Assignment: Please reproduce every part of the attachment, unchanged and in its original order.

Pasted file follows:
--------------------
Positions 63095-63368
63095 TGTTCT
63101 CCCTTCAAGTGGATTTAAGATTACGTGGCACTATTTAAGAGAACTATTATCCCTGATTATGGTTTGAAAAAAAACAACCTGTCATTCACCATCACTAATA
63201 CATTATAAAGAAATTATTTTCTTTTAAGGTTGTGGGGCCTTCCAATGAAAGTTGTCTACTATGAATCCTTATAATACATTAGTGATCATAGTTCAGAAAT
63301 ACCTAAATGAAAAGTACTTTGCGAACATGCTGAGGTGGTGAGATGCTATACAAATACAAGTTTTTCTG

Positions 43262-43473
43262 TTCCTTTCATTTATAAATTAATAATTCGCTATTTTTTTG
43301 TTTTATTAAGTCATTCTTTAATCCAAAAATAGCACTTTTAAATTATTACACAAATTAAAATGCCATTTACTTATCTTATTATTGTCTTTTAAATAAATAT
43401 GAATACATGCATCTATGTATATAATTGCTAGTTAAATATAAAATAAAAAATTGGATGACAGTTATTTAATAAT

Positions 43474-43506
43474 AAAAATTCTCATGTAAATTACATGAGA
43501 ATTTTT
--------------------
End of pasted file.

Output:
Positions 63095-63368
63095 TGTTCT
63101 CCCTTCAAGTGGATTTAAGATTACGTGGCACTATTTAAGAGAACTATTATCCCTGATTATGGTTTGAAAAAAAACAACCTGTCATTCACCATCACTAATA
63201 CATTATAAAGAAATTATTTTCTTTTAAGGTTGTGGGGCCTTCCAATGAAAGTTGTCTACTATGAATCCTTATAATACATTAGTGATCATAGTTCAGAAAT
63301 ACCTAAATGAAAAGTACTTTGCGAACATGCTGAGGTGGTGAGATGCTATACAAATACAAGTTTTTCTG

Positions 43262-43473
43262 TTCCTTTCATTTATAAATTAATAATTCGCTATTTTTTTG
43301 TTTTATTAAGTCATTCTTTAATCCAAAAATAGCACTTTTAAATTATTACACAAATTAAAATGCCATTTACTTATCTTATTATTGTCTTTTAAATAAATAT
43401 GAATACATGCATCTATGTATATAATTGCTAGTTAAATATAAAATAAAAAATTGGATGACAGTTATTTAATAAT

Positions 43474-43506
43474 AAAAATTCTCATGTAAATTACATGAGA
43501 ATTTTT